KANPETLET/MINDAT, Chin State — I was told, before setting off for Chin State, that it was one of the poorest and most isolated regions in Burma. I thought I was prepared. But as is often the case in life, facile descriptions failed to do justice to the reality on the ground.
My purpose was to document the tattoo-faced women of Chin. The women we met belonged to six tribes in the southeast of the state, concentrated around the townships of Mindat and Kanpetlet. There are some 12 Chin tribes that once practiced facial tattooing, spread between the north of Arakan State and southeastern Chin State. The tattooing survived long after the Burmese government officially forbade it in 1960. Traditional tattooists were still active until the mid-1990s, and I met one 30-year-old Muun mother whose face was inked at 15 years of age, which would have been circa 1999.
I am fascinated by cultural expressions that speak to the diversity of human life. What better antidote to the widespread fear of others—and the racism that this can engender—than to shed light on the beauty and diversity of these traditions? This was my thinking as I travelled east from Mandalay Division.
Burma is an ideal field for cultural exploration, with generations-old traditions often surviving intact due to the isolation of many of its regions, I, . The coexistence of Buddhism, Christianity, Hinduism and Islam, sprinkled with occasionally resilient animist beliefs, makes this country a fascinating case study in human variety.
Access to Mindat from Bagan, Mandalay Division, is easier than reaching Kanpetlet. For either destination, four-wheel driving is compulsory. Expect hours of bumpy dirt tracks, river crossings and a lot of dust, especially if your vehicle is an open-air Jeep.
Not far into the journey, you get the sense that Chin State has been forgotten by the central government. Others say it is a voluntary isolation, until recently at least. Chin State is predominantly Christian but also strongly animist, and many here complain of religious discrimination from Naypyidaw and its largely Burman Buddhist leaders.
A road is under construction from Mount Victoria and nearby Kanpetlet to Seikphyu on the Irrawaddy River, but expect at least three years before you can cruise with ease up to Mount Victoria (Nat Ma Taung) National Park, which hosts Chin State’s tallest mountain. Today it is a harrowing four hours along a dusty and rock-strewn route that hardly qualifies as a road.
But at least, many locals say, things appear to be moving in the right direction. The absence of roads is the most immediate complaint from locals, along with a lack of medical assistance.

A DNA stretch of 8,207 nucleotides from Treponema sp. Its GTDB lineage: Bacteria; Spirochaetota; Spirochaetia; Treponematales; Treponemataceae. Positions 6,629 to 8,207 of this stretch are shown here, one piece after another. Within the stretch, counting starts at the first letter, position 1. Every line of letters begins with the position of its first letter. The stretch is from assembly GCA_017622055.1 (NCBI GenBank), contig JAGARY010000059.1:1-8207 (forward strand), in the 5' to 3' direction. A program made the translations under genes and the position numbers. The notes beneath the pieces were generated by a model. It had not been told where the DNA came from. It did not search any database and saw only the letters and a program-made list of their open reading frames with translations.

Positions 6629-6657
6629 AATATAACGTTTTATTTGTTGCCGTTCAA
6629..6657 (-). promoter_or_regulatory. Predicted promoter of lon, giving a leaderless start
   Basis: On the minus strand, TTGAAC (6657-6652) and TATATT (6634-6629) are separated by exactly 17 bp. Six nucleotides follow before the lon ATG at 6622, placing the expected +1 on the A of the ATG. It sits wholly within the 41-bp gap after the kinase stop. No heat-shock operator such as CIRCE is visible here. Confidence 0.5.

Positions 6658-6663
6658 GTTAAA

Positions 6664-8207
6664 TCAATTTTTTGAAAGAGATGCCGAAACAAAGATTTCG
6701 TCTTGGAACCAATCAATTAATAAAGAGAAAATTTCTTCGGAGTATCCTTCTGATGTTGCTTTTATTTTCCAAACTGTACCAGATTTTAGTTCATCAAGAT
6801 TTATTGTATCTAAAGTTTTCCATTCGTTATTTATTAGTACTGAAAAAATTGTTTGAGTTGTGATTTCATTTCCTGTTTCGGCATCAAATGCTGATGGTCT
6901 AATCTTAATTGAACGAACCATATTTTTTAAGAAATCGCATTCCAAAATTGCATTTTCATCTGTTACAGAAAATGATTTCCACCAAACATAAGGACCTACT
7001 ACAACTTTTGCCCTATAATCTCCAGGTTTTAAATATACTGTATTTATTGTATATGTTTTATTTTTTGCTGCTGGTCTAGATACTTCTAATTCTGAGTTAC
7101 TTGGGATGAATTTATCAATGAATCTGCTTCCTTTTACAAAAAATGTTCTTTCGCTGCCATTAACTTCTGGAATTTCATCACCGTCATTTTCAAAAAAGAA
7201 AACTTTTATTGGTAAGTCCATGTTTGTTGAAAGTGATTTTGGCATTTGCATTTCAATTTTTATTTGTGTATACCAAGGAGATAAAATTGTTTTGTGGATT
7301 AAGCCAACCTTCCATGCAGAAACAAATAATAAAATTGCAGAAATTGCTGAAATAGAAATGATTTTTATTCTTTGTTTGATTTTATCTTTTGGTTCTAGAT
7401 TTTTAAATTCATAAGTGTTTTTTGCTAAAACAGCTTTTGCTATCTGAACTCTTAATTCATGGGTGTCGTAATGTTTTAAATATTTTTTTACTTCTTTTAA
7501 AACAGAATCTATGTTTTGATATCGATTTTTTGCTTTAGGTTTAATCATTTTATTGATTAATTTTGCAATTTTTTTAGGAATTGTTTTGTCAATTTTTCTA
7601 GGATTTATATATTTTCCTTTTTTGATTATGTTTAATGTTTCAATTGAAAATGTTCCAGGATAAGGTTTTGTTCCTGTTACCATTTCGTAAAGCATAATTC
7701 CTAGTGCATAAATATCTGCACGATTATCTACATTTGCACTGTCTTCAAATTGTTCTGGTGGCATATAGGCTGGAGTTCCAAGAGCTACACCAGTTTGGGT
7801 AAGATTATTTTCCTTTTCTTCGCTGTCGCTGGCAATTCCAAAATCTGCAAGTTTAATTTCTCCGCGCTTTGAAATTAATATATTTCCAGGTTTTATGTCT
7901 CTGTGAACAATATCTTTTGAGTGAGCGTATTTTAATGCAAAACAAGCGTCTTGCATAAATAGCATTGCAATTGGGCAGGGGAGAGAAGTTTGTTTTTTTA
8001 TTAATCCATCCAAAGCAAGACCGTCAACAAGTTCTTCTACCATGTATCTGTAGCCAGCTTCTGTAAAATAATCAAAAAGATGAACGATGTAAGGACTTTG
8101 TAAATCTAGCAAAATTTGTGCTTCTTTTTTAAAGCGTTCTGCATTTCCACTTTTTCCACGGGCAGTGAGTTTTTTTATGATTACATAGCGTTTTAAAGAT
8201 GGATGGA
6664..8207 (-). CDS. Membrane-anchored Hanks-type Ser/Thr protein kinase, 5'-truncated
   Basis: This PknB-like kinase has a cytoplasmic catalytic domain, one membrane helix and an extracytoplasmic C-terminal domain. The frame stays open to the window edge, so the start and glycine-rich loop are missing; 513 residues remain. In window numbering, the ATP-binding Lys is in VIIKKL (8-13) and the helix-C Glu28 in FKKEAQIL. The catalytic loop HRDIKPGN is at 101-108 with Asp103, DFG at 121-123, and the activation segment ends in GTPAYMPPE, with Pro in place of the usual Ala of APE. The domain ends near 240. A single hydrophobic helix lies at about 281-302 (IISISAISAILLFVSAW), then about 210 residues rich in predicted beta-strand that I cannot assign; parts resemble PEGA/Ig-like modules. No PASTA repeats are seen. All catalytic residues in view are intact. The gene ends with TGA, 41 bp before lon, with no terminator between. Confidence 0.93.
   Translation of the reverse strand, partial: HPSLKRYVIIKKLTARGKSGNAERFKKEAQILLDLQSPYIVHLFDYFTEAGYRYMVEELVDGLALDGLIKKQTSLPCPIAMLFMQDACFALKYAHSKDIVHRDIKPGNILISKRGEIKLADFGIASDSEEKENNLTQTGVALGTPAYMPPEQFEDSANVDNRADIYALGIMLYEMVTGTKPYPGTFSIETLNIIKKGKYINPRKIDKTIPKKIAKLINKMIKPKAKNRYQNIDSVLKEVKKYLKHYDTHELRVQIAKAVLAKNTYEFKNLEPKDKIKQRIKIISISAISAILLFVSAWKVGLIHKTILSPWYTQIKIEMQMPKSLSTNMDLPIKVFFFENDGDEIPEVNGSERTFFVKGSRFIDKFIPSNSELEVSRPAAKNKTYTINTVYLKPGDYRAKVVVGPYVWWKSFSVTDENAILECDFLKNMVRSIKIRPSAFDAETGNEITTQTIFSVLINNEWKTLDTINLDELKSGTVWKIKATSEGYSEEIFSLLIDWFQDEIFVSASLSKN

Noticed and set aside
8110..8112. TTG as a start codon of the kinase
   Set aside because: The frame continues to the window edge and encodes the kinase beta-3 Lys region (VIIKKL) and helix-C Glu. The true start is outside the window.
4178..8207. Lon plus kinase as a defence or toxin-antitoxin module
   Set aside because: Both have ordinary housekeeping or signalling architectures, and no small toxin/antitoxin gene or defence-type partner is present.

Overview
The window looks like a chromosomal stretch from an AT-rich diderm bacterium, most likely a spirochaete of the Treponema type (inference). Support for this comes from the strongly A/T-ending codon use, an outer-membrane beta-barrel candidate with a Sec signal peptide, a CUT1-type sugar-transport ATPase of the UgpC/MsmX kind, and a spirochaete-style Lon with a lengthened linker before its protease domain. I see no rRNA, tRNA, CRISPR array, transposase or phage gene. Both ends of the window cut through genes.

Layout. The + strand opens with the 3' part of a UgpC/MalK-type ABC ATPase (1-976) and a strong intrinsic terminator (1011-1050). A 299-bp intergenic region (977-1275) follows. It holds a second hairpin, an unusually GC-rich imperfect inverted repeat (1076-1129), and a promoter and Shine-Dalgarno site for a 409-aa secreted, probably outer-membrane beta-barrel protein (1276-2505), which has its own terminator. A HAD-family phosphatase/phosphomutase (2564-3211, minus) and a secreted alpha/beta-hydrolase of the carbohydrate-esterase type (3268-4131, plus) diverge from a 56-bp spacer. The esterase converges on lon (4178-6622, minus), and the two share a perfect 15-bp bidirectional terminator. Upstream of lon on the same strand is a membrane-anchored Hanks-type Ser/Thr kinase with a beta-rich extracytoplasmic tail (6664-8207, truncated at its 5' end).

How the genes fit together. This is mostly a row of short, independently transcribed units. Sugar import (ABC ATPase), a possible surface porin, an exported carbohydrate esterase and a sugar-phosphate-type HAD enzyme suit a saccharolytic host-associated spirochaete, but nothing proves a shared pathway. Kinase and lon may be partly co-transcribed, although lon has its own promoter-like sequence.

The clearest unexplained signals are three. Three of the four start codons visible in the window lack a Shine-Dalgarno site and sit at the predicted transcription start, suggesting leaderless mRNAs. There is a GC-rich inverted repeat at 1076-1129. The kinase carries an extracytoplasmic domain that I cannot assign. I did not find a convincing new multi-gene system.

Muun, Daai and Makaan tribeswomen are easily spotted in Mindat and the villages around it. Muun women display a distinctive P-shaped pattern on their cheeks and a Y symbol on their foreheads that mirrors an animist totem carved and planted in their villages. Faithful to their animist traditions, the Muun must celebrate at least one week-long sacrificial ceremony during their lifetimes in order to appease the spirits and secure their place in the afterlife. During that week, they will successively sacrifice a chicken, a goat, a pig, a buffalo and a wild buffalo captured from the wild. They will invite the shaman and fellow villagers to feast on the meat and will collect flat stones from the riverbed to build their own “House of Spirits” at the edge of the village. If this ritual is repeated in the course of any one villager’s lifetime, the observer gains the privilege of building his House of Spirits next to his home.
Though strongly committed to animism, most Muun are simultaneously Christian. One of the more jarring examples of how this mixed religious tradition manifests itself is in the burial practices of the Muun. After the deceased is buried in accordance with Christian tradition, his body will the next day be dug up by friends and cremated, with the bones and ashes laid to rest under the stone stool of his or her House of Spirits. Chin State is perhaps the only place in the world where the cemeteries are empty.
Makaan tribeswomen sport a spotted tattoo pattern forming lines on their forehead and chin while Daai women display a face covered with dots that are mixed with vertical and horizontal lines on the forehead and cheeks.
Ngagah, Daai, Muun, Yin Duu Daai and Uppriu tribes all live in the villages surrounding Kanpetlet.